mentions the four purposes of the United Nations. According to Article 1(3), the
purposes of the United Nations include “[t]o achieve international co-operation
in solving international problems of an economic, social, cultural, or humanitarian
character, and in promoting and encouraging respect for human rights and for
fundamental freedoms for all without distinction as to race, sex, language, or
religion”.109
158 Chinese JIL (2011)
40. Article 55 of the UN Charter provides:
With a view to the creation of conditions of stability and well-being which are
necessary for peaceful and friendly relations among nations based on respect
for the principle of equal rights and self-determination of peoples, the United
Nations shall promote:
a. higher standards of living, full employment, and conditions of economic and social progress and development;
b. solutions of international economic, social, health, and related problems [. . .] and
c. universal respect for, and observance of, human rights and fundamental
freedoms for all without distinction as to race, sex, language, or religion.110
110 Ibid.
111 Ibid.
112 See, generally, S. Steiner, P. Alston and R. Goodman, International Human Rights in
Context: Law, Politics, Morals (2007).
113 UDHR, adopted 10 December 1948, UNGA Res 217, UN Doc A/810 at 71 (1948), art.
28.
114 CESCR, General Comment 4, above n.63.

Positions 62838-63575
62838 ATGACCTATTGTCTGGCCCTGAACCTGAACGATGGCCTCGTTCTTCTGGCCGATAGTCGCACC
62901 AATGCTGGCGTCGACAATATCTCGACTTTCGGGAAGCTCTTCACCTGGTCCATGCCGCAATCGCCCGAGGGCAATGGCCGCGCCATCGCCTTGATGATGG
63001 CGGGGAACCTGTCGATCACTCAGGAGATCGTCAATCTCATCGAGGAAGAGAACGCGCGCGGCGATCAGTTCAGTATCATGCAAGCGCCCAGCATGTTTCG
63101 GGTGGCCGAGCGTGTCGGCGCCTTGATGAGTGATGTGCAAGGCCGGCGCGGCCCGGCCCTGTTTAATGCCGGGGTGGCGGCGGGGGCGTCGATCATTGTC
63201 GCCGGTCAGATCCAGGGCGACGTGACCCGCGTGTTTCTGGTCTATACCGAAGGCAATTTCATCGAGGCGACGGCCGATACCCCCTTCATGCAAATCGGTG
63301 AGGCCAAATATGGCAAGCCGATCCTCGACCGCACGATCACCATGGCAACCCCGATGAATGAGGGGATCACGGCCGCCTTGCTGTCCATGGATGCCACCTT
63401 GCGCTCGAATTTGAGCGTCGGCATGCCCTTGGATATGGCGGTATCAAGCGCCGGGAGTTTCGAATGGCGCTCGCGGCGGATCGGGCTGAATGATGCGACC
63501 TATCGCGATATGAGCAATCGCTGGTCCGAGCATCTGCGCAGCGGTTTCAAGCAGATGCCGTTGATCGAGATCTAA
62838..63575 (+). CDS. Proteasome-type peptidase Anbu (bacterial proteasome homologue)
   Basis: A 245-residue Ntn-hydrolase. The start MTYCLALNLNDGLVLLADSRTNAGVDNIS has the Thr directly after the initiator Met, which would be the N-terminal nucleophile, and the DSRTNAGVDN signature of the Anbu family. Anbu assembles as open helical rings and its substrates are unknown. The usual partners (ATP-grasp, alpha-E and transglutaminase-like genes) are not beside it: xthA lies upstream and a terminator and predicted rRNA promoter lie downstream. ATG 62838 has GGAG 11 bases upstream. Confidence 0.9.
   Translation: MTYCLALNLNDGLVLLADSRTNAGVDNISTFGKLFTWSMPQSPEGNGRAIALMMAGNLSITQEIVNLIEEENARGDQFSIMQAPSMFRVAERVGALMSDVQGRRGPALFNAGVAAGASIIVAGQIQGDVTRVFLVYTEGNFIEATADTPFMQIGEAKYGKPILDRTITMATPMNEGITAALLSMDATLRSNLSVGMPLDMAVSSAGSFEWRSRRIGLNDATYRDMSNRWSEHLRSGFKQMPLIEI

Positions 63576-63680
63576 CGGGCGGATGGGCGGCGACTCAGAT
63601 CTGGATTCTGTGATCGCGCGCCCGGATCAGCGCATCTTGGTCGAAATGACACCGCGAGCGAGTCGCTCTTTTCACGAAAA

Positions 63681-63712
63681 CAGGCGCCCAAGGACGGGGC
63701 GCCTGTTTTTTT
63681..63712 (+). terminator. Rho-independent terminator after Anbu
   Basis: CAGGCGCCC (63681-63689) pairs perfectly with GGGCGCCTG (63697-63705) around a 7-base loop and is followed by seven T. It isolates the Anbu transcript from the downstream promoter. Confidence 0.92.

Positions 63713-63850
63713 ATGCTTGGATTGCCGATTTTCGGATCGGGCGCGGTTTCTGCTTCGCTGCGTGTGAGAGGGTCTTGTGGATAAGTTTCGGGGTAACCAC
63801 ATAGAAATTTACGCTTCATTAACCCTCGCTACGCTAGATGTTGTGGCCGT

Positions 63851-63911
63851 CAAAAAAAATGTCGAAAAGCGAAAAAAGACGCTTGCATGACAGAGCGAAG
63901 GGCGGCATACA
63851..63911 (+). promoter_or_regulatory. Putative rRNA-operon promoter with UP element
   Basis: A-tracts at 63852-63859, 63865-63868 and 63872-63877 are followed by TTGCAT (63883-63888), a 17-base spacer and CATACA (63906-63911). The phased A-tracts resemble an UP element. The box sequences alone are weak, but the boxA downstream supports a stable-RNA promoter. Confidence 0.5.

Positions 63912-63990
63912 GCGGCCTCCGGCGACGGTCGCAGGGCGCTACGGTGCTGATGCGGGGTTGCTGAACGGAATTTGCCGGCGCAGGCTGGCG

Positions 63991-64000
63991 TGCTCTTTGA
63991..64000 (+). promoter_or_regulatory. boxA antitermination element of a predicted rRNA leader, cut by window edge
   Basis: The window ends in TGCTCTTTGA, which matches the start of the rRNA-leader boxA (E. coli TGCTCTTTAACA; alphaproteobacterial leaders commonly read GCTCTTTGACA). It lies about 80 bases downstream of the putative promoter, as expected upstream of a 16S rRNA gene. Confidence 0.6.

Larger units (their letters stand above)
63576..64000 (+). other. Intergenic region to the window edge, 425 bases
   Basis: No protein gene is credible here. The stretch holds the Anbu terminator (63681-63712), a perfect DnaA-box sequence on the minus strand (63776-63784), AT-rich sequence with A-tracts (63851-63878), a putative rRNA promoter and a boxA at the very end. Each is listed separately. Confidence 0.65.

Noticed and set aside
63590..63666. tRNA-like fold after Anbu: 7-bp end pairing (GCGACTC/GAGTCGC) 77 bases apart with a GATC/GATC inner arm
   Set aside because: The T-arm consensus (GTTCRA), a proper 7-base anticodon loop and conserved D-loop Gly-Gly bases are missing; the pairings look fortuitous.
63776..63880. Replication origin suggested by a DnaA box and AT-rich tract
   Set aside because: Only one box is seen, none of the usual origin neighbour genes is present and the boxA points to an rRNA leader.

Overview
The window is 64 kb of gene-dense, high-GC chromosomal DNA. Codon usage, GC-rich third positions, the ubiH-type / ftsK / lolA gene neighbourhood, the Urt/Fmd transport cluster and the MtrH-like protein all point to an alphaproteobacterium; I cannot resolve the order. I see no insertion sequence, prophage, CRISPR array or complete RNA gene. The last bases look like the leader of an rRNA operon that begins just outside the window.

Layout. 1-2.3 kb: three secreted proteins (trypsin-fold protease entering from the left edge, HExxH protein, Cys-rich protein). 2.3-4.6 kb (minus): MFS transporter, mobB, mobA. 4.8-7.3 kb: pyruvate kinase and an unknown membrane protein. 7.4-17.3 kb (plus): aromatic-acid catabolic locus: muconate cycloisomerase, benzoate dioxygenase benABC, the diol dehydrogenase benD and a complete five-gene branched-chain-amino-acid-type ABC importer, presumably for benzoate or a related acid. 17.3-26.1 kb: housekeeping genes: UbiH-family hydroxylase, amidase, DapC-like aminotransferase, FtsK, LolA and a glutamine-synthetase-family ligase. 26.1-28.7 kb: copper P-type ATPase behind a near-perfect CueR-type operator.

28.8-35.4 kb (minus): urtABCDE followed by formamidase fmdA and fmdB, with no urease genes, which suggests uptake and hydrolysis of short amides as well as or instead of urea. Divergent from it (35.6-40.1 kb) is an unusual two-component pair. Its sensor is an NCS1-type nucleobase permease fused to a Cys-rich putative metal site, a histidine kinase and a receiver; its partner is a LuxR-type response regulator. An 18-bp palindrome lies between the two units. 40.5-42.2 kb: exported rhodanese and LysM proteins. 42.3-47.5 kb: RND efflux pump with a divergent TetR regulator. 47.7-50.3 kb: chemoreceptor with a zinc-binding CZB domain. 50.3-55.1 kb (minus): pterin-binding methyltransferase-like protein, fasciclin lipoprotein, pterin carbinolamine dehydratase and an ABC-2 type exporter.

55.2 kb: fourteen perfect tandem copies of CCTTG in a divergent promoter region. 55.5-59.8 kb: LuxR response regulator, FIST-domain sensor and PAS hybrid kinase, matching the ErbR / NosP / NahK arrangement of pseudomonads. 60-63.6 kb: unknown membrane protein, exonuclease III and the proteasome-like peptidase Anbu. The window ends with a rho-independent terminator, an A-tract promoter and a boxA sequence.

115 Art. 2(1) of the ICESCR, above n.53.
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41. And Article 56 of the UN Charter provides that “[a]ll Members pledge themselves to take joint and separate action in cooperation with the Organization for the
achievement of the purposes set forth in Article 55”.111
42. The duty to cooperate is further supported by Article 28 of the UDHR,
which is widely acknowledged to reflect customary international law,112 and provides that everyone is entitled to a social and international order in which human
rights can be fully realized.113 The CESCR has also confirmed that “in accordance
with Articles 55 and 56 of the Charter of the United Nations, with well-established
principles of international law, and with the provisions of the Covenant itself, international cooperation for development and thus for the realization of economic,
social and cultural rights is an obligation of all States”.114
43. This is consistent with Article 2(1) of the ICESCR, which provides that each
State has the obligation to “[undertake] to take steps, individually and through
international assistance and co-operation, especially economic and technical, to
the maximum of its available resources, with a view to achieving progressively the
full realization of the rights recognized in the present Covenant by all appropriate
means, including particularly the adoption of legislative measures”.115 The phrase
“to the maximum of its available resources” has been interpreted as including
resources being made available through international assistance. Notably, the
ICESCR, as opposed to the ICCPR, does not have a jurisdictional clause that
Wewerinke and Doebbler, A Human Rights Approach to Climate Change 159